Map Shows the Most Stressed-Out Cities in America

Corey Agopian, Unsplash
Corey Agopian, Unsplash

If you feel stressed more often than not, where you live could be part of the problem. Numerous factors that contribute to stress—like work/life balance, income, and cost of living—vary by location. To see if the place you call home is considered one of the most stressed-out places in America, check out the map below.

Zippia

To determine the most stressed city in each state, the career search site Zippia looked at multiple criteria. The quality of life factors they linked to stress include the average number of hours residents work per week, average commute times, unemployment rates, income to housing price ratios, and the percentages of uninsured residents. All data came from the U.S. Census American Community Survey for 2013 to 2017 and the U.S. Bureau of Labor Statistics.

According to Zippia, the fast pace of city life doesn't automatically equal more stress. The map below includes many small- and medium-sized cities, like Mead Valley, California; Asbury Park, New Jersey; and Lantana, Florida. The biggest city that appears on the map is Chicago.

A city has just as much potential to boost a resident's happiness as it does to raise their stress levels. You can learn more about Zippia's methodology and findings here. After looking at their map, check out the 25 happiest cities in the country here.

Amazon's Under-the-Radar Coupon Page Features Deals on Home Goods, Electronics, and Groceries

Stock Catalog, Flickr // CC BY 2.0
Stock Catalog, Flickr // CC BY 2.0

This article contains affiliate links to products selected by our editors. Mental Floss may receive a commission for purchases made through these links.

Now that Prime Day is over, and with Black Friday and Cyber Monday still a few weeks away, online deals may seem harder to come by. And while it can be a hassle to scour the internet for promo codes, buy-one-get-one deals, and flash sales, Amazon actually has an extensive coupon page you might not know about that features deals to look through every day.

As pointed out by People, the coupon page breaks deals down by categories, like electronics, home & kitchen, and groceries (the coupons even work with SNAP benefits). Since most of the deals revolve around the essentials, it's easy to stock up on items like Cottonelle toilet paper, Tide Pods, Cascade dishwasher detergent, and a 50 pack of surgical masks whenever you're running low.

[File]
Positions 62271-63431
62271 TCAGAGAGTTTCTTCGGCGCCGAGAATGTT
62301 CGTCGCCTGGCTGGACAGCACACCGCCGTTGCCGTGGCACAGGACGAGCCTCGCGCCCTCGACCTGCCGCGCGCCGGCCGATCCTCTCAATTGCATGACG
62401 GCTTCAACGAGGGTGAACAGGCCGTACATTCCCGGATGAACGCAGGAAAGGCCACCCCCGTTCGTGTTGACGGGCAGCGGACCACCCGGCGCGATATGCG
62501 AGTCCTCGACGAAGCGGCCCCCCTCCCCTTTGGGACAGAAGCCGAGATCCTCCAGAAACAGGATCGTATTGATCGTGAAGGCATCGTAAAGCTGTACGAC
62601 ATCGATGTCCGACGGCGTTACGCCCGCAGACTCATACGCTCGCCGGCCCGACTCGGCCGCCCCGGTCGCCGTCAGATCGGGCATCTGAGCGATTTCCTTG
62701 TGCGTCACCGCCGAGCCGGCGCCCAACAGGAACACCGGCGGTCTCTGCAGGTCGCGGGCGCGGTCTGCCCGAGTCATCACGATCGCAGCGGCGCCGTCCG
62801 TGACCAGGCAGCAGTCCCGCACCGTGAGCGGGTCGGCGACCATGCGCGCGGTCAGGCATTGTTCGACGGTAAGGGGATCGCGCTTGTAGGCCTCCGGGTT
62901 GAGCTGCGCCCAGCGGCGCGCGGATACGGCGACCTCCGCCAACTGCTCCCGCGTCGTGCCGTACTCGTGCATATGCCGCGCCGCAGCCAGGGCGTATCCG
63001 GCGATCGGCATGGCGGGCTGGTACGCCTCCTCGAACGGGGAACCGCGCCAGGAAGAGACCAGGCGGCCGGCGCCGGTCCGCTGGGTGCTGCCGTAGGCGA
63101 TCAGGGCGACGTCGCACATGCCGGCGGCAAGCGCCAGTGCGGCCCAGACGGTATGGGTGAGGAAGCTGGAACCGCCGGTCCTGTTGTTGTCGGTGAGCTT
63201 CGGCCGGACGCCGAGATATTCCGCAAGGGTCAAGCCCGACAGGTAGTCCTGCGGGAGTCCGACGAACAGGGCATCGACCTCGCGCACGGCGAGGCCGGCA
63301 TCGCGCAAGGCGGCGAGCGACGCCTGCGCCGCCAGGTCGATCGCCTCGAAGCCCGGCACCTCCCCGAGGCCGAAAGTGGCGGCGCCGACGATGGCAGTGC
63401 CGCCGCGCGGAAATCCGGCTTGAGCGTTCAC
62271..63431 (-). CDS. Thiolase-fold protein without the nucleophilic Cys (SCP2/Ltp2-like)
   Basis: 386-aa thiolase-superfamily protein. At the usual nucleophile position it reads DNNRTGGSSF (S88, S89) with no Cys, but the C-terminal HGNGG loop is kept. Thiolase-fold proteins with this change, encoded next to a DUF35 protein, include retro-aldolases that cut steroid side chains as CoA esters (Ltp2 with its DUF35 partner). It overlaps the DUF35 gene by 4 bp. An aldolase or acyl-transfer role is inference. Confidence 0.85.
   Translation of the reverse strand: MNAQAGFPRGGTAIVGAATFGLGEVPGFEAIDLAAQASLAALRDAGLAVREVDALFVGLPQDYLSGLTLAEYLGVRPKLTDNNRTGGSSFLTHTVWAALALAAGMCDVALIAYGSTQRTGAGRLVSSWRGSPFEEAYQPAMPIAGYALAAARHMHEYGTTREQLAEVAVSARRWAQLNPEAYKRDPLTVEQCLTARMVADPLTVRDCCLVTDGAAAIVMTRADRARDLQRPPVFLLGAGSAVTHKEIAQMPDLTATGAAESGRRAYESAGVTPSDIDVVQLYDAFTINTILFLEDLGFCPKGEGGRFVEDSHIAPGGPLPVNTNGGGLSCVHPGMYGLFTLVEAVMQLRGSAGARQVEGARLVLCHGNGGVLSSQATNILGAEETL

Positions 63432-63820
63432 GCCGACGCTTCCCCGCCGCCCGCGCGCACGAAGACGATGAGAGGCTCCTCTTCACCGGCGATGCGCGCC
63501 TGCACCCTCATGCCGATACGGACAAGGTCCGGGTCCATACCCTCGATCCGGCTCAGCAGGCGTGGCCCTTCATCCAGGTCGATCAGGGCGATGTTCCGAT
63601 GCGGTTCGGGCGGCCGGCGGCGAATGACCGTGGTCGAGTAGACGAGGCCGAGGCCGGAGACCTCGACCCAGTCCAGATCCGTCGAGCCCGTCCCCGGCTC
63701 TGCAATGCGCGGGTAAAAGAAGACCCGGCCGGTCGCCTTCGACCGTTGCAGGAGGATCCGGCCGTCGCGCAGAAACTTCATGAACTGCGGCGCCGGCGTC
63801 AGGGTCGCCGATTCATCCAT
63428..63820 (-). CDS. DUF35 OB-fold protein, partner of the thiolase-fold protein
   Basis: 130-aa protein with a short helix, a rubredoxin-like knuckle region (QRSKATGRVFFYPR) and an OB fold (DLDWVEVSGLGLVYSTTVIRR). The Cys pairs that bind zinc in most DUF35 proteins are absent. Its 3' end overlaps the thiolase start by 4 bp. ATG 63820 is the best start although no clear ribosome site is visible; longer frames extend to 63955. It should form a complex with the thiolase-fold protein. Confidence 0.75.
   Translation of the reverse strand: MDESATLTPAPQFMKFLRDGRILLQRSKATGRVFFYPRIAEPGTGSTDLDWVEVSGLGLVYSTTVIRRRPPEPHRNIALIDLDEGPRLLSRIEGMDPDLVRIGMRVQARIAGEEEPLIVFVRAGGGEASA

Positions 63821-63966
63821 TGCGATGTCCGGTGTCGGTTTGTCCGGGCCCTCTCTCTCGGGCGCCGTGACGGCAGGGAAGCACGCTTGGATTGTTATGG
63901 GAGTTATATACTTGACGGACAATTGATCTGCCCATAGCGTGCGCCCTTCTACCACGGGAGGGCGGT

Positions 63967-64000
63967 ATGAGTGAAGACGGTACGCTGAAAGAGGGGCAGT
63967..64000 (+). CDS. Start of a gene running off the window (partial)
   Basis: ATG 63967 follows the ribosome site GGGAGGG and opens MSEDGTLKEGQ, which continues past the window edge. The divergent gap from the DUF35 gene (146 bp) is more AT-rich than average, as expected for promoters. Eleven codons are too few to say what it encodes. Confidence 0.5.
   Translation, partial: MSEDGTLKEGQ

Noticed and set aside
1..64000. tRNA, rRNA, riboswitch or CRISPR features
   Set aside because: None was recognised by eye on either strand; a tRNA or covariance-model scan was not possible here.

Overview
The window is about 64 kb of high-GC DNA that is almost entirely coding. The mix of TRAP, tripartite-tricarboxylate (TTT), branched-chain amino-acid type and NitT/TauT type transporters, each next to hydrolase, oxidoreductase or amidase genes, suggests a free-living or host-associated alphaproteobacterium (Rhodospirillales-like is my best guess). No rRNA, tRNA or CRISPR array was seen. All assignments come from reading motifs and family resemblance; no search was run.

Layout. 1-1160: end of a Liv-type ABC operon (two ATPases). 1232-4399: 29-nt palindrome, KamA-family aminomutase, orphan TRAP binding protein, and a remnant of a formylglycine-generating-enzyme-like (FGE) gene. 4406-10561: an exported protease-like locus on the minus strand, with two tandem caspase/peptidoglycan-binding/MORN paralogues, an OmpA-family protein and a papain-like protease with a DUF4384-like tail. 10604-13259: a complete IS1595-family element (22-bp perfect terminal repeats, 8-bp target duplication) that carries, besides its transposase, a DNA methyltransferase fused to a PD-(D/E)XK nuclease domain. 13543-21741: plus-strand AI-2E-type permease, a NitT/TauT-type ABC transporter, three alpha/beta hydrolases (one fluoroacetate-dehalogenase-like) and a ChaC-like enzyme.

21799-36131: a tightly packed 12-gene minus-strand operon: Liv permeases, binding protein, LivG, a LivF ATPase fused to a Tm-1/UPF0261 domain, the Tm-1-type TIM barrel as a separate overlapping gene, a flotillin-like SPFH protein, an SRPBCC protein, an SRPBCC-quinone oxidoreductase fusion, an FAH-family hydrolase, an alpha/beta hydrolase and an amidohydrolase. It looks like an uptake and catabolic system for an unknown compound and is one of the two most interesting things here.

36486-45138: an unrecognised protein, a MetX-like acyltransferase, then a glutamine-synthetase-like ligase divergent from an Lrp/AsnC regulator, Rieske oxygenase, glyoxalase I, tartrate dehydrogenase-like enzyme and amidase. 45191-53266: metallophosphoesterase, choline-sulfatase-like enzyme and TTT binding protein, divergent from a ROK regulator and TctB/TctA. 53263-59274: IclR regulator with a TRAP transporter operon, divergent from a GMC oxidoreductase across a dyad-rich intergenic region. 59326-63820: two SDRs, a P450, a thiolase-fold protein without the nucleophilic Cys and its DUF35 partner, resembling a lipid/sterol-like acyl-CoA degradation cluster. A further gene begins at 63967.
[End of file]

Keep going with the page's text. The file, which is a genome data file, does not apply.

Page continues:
But the low prices don't just stop at necessities. If you’re looking for the best deal on headphones, all you have to do is go to the electronics coupon page and it will bring up a deal on these COWIN E7 PRO noise-canceling headphones, which are now $80, thanks to a $10 coupon you could have missed.

Alternatively, if you are looking for deals on specific brands, you can search for their coupons from the page. So if you've had your eye on the Homall S-Racer gaming chair, you’ll find there's currently a coupon that saves you 5 percent, thanks to a simple search.

To discover all the deals you have been missing out on, head over to the Amazon Coupons page.

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America’s Most Popular Horror Movie Villains, Mapped

FrontierBundles.com
FrontierBundles.com

No matter how you feel about scary movies, it's hard to avoid them around Halloween. This is the time of year when the faces of cinema's classic horror villains seem to pop up in every store window and television set you see. Depending on where you live, certain horror icons may be especially hard to ignore. Check out the map below to find out the most popular scary movie villain in your state.

To make the map, FrontierBundles.com chose 15 classic horror movie antagonists and looked at regional Google Trends data for each name from the past year. Frankenstein's Monster from 1931's Frankenstein dominates most of the country, with 11 states including Pennsylvania and Arizona searching for the character. Ghostface from 1996's Scream ranked second with eight states. Chucky from Child's Play (1988), the Xenomorph from the Alien franchise, and Norman Bates from Psycho (1960) also rank high on the list.

FrontierBundles.com

Not every Halloween term Americans are searching for is horror-related. Some of the more wholesome seasonal queries that appear in Google's data include candy, crafts, and maze. But for every Google user searching for family-friendly fall activities, there are plenty looking up horror movies and monsters as well. Here's what people are Googling in your state for Halloween.